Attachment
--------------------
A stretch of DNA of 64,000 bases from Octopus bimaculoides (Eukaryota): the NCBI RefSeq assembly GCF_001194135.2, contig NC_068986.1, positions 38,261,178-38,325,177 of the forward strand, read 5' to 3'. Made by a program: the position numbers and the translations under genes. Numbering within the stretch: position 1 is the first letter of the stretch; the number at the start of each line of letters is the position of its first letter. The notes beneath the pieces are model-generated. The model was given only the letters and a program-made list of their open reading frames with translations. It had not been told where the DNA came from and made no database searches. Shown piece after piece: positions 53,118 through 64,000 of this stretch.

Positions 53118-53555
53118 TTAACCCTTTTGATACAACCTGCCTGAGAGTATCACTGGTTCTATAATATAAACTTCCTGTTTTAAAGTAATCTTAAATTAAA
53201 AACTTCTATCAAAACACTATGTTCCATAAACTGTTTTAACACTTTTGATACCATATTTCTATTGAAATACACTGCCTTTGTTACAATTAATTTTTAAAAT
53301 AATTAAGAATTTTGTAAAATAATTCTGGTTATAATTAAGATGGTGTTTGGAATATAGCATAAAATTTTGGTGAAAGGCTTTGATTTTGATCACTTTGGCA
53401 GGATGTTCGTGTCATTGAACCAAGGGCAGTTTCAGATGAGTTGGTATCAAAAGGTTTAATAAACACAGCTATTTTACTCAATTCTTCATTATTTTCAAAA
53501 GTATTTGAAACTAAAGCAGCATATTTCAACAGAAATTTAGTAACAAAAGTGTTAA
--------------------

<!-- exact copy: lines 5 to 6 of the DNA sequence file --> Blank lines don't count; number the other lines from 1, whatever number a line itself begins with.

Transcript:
53301 AATTAAGAATTTTGTAAAATAATTCTGGTTATAATTAAGATGGTGTTTGGAATATAGCATAAAATTTTGGTGAAAGGCTTTGATTTTGATCACTTTGGCA
53401 GGATGTTCGTGTCATTGAACCAAGGGCAGTTTCAGATGAGTTGGTATCAAAAGGTTTAATAAACACAGCTATTTTACTCAATTCTTCATTATTTTCAAAA